Jakarta. With economic opportunity knocking on Indonesia’s doors, the freshly formed board of the country’s chamber of commerce has called on the government to provide greater incentives for businesses and a stimulus package to help the nation achieve double-digit growth by 2014.
Suryo Bambang Sulisto, the new chairman of the Indonesian Chamber of Commerce and Industry (Kadin), said on Thursday that business-friendly policies were needed to boost Indonesian companies, which were facing stiff competition from foreign firms.
“Next year’s economic challenge will be tough,” Suryo said. “The new executive board will discuss with the government the stimulus package that the business world needs in order to reach double-digit growth by 2014.”
Comprising some of the country’s most powerful businessmen, Kadin’s newly inaugurated executive board also said it was keen to work closely with the government to boost growth.
Suryo added that in the next five to 10 years, the Western economies that had powered the world economy and served as the main export destinations for Indonesia would suffer more economic slowdowns.
Indonesia therefore needed to find new markets for its goods if the economy was to continue to expand.
The country, he added, should focus on its competitive advantages, including its big population, rich natural resources and ample agricultural land.
“Indonesia’s economy is gridlocked. This means that if we experience an economic decline, the impact would be severe,” he said. “But the economy cannot grow faster because it is lagging in infrastructure.”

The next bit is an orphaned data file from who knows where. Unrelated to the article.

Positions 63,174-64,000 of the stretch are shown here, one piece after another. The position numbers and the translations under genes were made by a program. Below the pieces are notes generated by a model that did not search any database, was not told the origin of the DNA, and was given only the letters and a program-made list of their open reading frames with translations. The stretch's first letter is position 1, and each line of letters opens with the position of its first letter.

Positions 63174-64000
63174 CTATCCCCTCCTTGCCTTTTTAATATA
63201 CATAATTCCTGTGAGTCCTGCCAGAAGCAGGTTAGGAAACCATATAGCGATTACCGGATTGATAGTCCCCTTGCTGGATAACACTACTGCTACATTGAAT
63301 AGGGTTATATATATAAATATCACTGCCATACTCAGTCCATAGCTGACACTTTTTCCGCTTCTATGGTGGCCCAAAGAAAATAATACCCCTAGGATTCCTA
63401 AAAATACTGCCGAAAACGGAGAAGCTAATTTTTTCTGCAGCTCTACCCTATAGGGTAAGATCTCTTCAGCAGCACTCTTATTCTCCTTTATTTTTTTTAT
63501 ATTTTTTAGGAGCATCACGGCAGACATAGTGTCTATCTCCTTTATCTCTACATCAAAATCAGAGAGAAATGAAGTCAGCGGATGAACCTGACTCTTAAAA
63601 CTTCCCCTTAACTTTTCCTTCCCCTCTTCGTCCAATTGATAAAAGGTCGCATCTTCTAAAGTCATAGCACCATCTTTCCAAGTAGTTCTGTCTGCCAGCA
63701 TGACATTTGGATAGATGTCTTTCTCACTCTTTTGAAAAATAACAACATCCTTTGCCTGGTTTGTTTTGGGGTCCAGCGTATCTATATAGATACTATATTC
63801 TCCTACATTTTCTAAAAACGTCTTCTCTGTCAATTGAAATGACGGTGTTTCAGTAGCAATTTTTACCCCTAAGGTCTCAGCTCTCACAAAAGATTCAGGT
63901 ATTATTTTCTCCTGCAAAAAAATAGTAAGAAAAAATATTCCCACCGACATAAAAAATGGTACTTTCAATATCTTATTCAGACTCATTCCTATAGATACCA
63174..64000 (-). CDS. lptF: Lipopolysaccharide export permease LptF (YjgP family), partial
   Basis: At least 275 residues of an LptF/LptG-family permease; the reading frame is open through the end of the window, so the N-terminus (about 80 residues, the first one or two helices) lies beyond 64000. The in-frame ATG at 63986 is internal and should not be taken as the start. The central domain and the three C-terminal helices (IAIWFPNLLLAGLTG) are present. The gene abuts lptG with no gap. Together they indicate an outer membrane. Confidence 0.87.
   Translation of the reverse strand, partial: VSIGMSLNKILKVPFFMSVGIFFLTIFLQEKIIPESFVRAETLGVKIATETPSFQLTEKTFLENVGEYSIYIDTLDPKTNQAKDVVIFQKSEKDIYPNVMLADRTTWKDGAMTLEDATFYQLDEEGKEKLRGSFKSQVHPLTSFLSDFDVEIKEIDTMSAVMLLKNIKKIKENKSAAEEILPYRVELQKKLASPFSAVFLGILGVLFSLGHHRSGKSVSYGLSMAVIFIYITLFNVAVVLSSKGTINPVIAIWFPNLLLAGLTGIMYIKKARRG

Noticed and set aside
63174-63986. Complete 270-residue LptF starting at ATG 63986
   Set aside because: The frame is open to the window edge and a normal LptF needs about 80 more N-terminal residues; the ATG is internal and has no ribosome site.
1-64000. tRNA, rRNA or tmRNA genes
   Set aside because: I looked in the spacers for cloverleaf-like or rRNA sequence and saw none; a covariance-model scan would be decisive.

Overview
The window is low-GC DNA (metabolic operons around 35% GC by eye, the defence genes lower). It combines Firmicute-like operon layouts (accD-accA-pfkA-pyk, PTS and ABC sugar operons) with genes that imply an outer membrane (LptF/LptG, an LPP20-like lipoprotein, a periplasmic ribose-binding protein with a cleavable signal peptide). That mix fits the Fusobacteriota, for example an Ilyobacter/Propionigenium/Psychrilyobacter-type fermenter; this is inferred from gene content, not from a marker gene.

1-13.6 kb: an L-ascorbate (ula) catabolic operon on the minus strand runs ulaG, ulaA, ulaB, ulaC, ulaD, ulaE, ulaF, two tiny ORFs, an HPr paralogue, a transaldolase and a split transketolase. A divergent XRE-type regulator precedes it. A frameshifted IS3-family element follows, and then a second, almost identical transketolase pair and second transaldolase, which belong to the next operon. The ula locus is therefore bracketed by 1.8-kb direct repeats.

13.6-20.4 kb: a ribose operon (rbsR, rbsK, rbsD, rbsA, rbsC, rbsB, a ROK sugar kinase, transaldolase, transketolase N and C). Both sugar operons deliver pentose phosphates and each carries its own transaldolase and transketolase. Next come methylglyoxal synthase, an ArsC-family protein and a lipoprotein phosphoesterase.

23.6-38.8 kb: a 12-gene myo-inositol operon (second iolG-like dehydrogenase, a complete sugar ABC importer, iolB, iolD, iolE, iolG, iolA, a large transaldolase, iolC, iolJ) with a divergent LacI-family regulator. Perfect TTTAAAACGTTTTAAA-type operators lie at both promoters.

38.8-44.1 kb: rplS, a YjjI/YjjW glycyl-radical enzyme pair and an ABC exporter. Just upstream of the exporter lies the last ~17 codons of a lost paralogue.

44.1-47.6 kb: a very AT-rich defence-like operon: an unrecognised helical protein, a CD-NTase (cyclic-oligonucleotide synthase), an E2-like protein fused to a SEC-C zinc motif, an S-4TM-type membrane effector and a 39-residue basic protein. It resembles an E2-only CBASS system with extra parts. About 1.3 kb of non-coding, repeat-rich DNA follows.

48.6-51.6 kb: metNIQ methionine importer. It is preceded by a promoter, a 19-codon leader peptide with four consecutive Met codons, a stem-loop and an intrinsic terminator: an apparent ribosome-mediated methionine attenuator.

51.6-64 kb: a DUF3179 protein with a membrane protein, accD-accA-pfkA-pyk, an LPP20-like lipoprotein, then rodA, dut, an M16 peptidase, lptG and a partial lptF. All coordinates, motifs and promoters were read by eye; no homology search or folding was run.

Indonesia has been one of the fastest growing economies in the region this year and escaped relatively unscathed from the global economic downturn in 2008, but lack of infrastructure and excessive red tape has stunted growth.
The economy is expected to achieve 6 percent growth in gross domestic product this year.
Kadin’s call has been heeded by the government, with the coordinating minister for the economy, Hatta Rajasa, saying the chamber will play an important role in helping boost per capita income to $5,500, from $3,300 now, over the next few years.
“The government sees Kadin as a strategic partner,” he said. “We will facilitate a quarterly meeting to improve policy coordination and formulation.”
James Riady, Kadin’s deputy chairman for manpower, education and health, said that over the next five years, significant investment should go into improving education and health so that they meet international standards and be affordable at the same time.
“Only 2 percent of the population can afford to study at university,” he said, “so building more universities, especially in eastern Indonesia, will be crucial.”
Riady is deputy chairman of the Lippo Group, which is affiliated with the Jakarta Globe.
Zulkarnain Arief, Kadin’s deputy chairman for infrastructure, construction and property, also called for the government to spend more on infrastructure, which would help create jobs.
“Construction companies are struggling with stiff competition and soaring raw material prices,” he said. “The government must provide us with stimuli, even if it means increasing its budget deficit — as long as the industry grows.”
Kadin on Thursday also announced its new board members, including prominent businessmen like Emirsyah Satar, president director of flag carrier Garuda Indonesia; Rosan P. Roeslani, president director of Recapital Advisers; and Peter F. Gontha, president commissioner at First Media.
A surprise addition to the committee was Edhie Baskoro, also known as Ibas, the 28-year-old lawmaker son of President Susilo Bambang Yudhoyono. Edhie was elected as Kadin’s deputy chairman for international promotion, tourism and culture.
“Ibas was elected based on his experience at the House of Representative’s Commission I, overseeing defense and foreign affairs,” Suryo said.
“He may be young, but Kadin needs to start regenerating.”
Sumber: The Jakarta Globe